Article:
Concerns over “chaos” at Tenerife South due to lengthy passport control and taxi queues

Victoria López, Vice-President of the Tenerife Island Council, warns of the island's negative image and urges the Council to seek solutions.

The Hotel and Extra-Hotel Association of Tenerife, La Palma, La Gomera, and El Hierro, known as Ashotel, has strongly criticized the ongoing chaotic situation at Tenerife South Airport, which has persisted for several months following Brexit and the implementation of passport control for UK citizens. Ashotel highlights the existence of “long queues” that extend not only at passport control but also at the taxi stands, a situation they deem incompatible with the island’s status as a top-tier national infrastructure.

Tenerife South Airport is a significant hub, ranking seventh in the entire Aena network in terms of passenger traffic, with 10.8 million passengers and 75,600 operations recorded in 2022, according to official data.

Victoria López, the Vice-President of Ashotel, expresses her disbelief at the bottleneck in passport control for passengers arriving from non-EU countries like the United Kingdom, given the high volume of tourists visiting the island. She points out that this isn’t an isolated incident but rather an ongoing problem despite advance knowledge of flight schedules, which should allow for adequate staff planning.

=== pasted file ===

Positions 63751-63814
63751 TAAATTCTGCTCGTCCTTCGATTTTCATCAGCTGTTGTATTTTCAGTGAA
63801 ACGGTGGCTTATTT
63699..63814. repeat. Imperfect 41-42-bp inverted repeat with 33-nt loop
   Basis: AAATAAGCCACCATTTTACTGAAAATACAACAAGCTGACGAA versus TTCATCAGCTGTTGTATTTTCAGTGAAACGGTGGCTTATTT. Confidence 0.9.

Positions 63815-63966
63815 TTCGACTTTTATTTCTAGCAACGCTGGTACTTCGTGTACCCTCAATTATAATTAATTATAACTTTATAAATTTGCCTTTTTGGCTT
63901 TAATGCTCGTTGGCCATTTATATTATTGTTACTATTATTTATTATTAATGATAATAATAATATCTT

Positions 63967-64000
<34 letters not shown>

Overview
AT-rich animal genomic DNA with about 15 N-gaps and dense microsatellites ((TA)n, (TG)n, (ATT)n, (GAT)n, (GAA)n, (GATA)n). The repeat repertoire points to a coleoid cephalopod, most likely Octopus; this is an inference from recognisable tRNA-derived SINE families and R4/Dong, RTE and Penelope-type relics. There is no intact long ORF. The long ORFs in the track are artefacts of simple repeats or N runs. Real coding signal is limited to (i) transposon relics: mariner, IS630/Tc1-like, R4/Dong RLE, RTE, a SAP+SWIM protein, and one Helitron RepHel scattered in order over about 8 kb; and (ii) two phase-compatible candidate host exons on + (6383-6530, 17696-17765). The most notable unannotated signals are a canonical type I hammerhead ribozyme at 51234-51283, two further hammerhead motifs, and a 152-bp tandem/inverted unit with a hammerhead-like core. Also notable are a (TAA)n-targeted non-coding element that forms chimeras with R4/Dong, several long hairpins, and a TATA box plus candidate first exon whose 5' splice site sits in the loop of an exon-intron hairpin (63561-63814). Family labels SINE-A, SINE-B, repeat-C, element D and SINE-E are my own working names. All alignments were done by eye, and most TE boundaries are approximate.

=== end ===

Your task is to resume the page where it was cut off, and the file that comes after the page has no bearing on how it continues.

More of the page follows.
The issue is further exacerbated after passing passport control, where lengthy queues for taxis leave thousands of passengers waiting.

Tenerife South

Ashotel questions the exclusive competence of Granadilla taxis in an airport of insular interest and argues that licensed vehicles from other municipalities that drop off passengers at Tenerife South should not have to leave empty while passengers await transportation to their accommodations or residences. They believe this anomaly needs to be resolved promptly.

The association calls for the declaration of the island’s primary air and sea transport infrastructures as sensitive areas. This declaration would enable all taxi licenses to operate without restrictions, eliminating the reservation for vehicles from specific municipalities. Ashotel emphasizes that these infrastructures are funded by taxes from all Spaniards, not just those residing in particular municipalities.

In a bid to find a solution, Ashotel plans to request meetings with the management of Tenerife South Airport, the relevant police authorities, and the taxi drivers’ association in Granadilla de Abona. Their goal is to address a problem that is unbecoming of a top European destination.

Victoria López stresses the regrettable impact on both tourists and residents, particularly at a time when tourism is nearing pre-pandemic levels and experiencing increased connectivity during the Canary Islands’ peak season.

The Vice-President urges the Island Council of Tenerife to implement necessary changes in the interest of responsibility and the common good. Ashotel highlights that Tenerife South Airport is a highly profitable infrastructure, despite being underfunded in state budgets.


This issue compounds longstanding concerns about the airport’s infrastructure, which, according to Ashotel, does not meet the demands of Tenerife’s status as a premier destination.

In May 2022, Aena and the Island Council of Tenerife announced an 8 million euro injection for the remodeling of a terminal that has remained virtually unchanged since its original construction in 1978, despite not aligning with current needs or the volume of operations and passenger traffic it handles annually.

Scroll to Top